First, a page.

The crimes themselves also encapsulated everything I was interested in in terms of police misconduct, the relationships between the police and the community, sex and sexuality, and the relationship between violence and sex. All of these things were sort of a crucible with all of these issues in that particular summer. So once I made the decision, it all started going from there.
I’m pretty biased as someone who lived in Milwaukee for a time, but I found it really exciting to see this city show up in so much intimate detail on the page. But at the same time, you’re writing about a very difficult and dark moment in its history. What was the process like for you in returning to the Milwaukee where you grew up in your fiction?
Willa C. Richards
It was a really interesting process. To the first part of your question, I’ll back up and say I was born on the University of Wisconsin-Milwaukee’s campus, literally on Columbia St. Mary’s which is now a part of the university. I would creep my students out when I told them that because I used to teach in that building. Both of my parents were professors at UWM, I grew up in and around that campus as a kid, and we lived in Wauwatosa and then Brookfield. But as a teenager, I was always trying to get back downtown because I just have a lot of love for this city. I grew up with a sort of magical view of Milwaukee, which obviously came from a huge place of privilege. So when I sat down to write, I wanted to be very aware and come at it with that knowledge that I did have a very rose-colored view of the city; and also with the understanding that I was returning to a time in Milwaukee’s history that is very very fraught, that involved real people and real tragedies. It’s true too that Milwaukee is often portrayed as a terrible city, almost like Chicago’s ugly stepsister. It’s very rarely portrayed, and when it is it has a pretty bad image. So I was also very sensitive to that.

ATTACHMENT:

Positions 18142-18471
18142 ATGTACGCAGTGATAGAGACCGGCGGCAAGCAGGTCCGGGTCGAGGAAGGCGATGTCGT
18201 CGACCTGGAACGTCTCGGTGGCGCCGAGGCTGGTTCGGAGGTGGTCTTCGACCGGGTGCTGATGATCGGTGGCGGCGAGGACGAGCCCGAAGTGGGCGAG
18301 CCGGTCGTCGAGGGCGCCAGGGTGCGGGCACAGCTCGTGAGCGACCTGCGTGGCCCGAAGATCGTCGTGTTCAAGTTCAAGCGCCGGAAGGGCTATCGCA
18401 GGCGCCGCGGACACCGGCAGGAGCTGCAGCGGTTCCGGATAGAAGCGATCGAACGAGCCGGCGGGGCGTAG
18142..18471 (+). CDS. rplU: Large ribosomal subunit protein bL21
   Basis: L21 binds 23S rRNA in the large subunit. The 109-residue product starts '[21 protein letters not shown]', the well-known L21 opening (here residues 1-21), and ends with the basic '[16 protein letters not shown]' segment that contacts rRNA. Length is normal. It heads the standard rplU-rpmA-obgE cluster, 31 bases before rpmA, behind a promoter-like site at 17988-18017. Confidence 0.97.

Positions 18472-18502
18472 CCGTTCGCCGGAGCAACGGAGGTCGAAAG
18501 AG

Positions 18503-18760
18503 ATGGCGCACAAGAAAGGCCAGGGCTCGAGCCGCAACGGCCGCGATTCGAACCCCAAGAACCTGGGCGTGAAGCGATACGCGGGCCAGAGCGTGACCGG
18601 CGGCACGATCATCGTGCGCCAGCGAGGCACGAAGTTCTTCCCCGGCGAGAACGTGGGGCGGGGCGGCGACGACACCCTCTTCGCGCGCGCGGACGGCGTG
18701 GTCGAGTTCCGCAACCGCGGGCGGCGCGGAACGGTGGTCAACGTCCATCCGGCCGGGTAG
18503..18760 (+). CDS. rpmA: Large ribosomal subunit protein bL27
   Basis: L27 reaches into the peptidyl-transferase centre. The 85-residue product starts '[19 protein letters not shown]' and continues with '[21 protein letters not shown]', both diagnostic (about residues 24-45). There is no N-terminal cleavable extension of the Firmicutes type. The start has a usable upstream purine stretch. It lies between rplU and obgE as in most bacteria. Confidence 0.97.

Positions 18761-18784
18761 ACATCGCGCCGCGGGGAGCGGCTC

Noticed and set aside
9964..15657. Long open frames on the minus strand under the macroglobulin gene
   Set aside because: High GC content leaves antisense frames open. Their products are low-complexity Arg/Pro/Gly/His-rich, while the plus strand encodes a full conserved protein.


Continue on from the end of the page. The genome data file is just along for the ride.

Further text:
The biggest things for me were really digging into the research, and in some ways that sort of kept me grounded. I was an infant when this happened, so I didn’t really have a perspective to butt up against when I was writing. I used a lot of the reporting at the time, a lot of the LGBTQ history projects, and I went to the research with a really critical and hungry eye. And one of the things I noticed about the Dahmer crimes in particular is that, in Milwaukee and Wisconsin, everyone seems to have their Dahmer story. It seems like everyone knew someone involved, like this person knew the coroner or “my cousin was a detective on the case.” Everyone has their story that makes them feel related to it in some way. I really enjoyed hearing those stories, and they really spoke to the way that, because there was so much media attention, it did really affect everyone in the state. So it was a complicated and messy process overall.